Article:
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Launching any new IT project is a risky business, with many projects failing because they lack proper processes and management. Here, we offer 10 pieces of advice to help firms successfully manage their software projects and meet their objectives.

Outline what you want to achieve

Before you get started you need to decide exactly what it is that you want to achieve. What are your goals and what do you want to get from your software? Once you have a fixed vision of what you need and what you want from your project it is much easier to keep things on track – if it isn’t going to help you achieve your vision then it isn’t vital to the project and you shouldn’t allow it to eat into your budget or your timescales.

Review internal policies and procedures

Make sure that everything is in place to ensure that the timescales you want to work towards are achievable with the help of a review of your internal processes. Red tape has a wonderful way of holding up projects, and this needs to be accounted for.

Don’t forget the day job

When estimating timescales, don’t forget that people also have their day jobs to do – if this isn’t allowed for, then your project can easily take a lot longer than originally anticipated.

Roles and responsibilities

Define who is going to be responsible for what, who your key stakeholders are and who is ultimately Project Manager and accountable for all final decisions (this is even more important if you have a project running across multiple departments, who has final say so? Decide up-front to avoid confusion and problems).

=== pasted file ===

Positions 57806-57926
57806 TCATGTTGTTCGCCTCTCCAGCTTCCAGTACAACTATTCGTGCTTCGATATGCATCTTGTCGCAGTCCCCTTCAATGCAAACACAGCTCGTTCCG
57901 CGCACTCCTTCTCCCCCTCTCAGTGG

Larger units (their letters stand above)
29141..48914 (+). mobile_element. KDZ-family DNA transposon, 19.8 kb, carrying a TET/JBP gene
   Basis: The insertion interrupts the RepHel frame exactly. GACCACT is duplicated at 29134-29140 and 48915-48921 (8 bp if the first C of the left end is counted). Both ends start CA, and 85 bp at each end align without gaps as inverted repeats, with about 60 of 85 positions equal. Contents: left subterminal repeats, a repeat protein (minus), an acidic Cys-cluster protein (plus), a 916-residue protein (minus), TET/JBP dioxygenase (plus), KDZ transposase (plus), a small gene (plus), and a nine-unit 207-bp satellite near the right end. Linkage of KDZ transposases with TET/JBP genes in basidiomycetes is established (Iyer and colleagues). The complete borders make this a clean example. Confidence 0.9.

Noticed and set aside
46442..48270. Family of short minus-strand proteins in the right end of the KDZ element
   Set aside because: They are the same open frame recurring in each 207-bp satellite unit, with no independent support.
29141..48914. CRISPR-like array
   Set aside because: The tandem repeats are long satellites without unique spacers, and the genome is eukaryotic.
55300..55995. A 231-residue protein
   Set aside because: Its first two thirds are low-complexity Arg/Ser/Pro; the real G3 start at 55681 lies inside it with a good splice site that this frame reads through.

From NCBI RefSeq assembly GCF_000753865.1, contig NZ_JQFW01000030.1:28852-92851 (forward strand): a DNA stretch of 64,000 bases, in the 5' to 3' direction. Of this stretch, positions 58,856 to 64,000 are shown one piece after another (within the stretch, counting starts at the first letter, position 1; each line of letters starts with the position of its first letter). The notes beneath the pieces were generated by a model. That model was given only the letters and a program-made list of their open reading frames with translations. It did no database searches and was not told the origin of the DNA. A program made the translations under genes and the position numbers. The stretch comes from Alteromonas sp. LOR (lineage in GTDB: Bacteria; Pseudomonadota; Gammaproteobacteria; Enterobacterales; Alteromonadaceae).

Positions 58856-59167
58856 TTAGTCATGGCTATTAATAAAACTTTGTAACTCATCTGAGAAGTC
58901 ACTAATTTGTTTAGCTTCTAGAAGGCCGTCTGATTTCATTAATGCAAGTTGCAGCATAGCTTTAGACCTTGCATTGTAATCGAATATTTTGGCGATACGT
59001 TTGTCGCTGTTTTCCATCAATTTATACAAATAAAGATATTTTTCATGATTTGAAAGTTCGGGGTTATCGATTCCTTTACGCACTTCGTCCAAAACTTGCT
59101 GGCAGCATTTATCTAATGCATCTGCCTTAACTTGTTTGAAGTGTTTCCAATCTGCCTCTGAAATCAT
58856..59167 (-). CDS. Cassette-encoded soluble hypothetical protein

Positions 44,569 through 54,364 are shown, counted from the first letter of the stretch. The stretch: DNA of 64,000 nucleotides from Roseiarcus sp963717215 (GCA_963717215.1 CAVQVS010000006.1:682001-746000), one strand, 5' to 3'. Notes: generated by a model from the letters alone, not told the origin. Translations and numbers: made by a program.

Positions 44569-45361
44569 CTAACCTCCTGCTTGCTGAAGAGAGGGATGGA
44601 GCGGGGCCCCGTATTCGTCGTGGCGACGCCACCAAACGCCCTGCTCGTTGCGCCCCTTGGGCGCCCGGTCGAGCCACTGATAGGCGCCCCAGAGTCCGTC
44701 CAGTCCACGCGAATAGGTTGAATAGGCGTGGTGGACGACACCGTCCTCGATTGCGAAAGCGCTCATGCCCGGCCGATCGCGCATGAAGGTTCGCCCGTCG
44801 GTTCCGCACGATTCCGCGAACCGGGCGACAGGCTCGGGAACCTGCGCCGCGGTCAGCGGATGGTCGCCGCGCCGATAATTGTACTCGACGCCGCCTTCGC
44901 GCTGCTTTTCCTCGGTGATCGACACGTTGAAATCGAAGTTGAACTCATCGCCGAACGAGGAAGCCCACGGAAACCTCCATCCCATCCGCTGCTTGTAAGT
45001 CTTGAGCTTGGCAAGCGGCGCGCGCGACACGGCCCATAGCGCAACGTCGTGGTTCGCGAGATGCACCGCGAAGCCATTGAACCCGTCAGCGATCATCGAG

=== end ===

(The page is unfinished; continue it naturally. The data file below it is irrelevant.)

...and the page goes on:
You can either select someone internally to be Project Manager or hire externally, but ideally, whoever you choose, should have some experience of managing projects of a similar scope. Project Managers are responsible (and accountable) for any ‘scope creep’ i.e. a project running over budget or over schedule – the more experienced they are, the smoother the project.

Rubbish in, rubbish out

If your project includes data of any kind then it is vital that time, money and effort is allocated to cleaning this up. Any old or out-of-date data which is used will only stop your system from performing well – meaning that your investment hits a stumbling block from the very beginning.

Internal buy-in

Make sure that throughout the project you communicate well with any key stakeholders – especially those who will be users, it is vital to get their buy-in in order for your project to be a success.

Don’t underestimate

It is really important that when planning your project, that you are realistic about the time it will take to complete a task (don’t forget to take tip 2 and 3 into account). Do a bit of research beforehand, and then set the timescales. It is always better to overestimate than underestimate, after all would you prefer to have your project come in under budget or over – underestimating the time it will take to complete tasks will only ever result in more expense.

Test, test, test and test again

Testing is key to a successful project, but the vital point is that you need to test to your own possible scenarios – make the tests you run relevant to your organisation, come up with a list of possible scenarios and just keep on testing. It is not going to help you to test to scenarios which will just never happen in your environment.

Go-live success is in your hands

Ultimately a successful go-live is in your hands (with the support of your software partner) making sure that all users are fully trained, that quick-guides are available for easy reference and that internal communications are in place.

Project round-up

Once you have gone live it is important to have a round-up with your chosen software partner, a bit of time dedicated to looking back on what worked, what didn’t and any lessons learnt will really help both you and your partner for future projects.

By Neil Penny, Product Director, Sunrise Software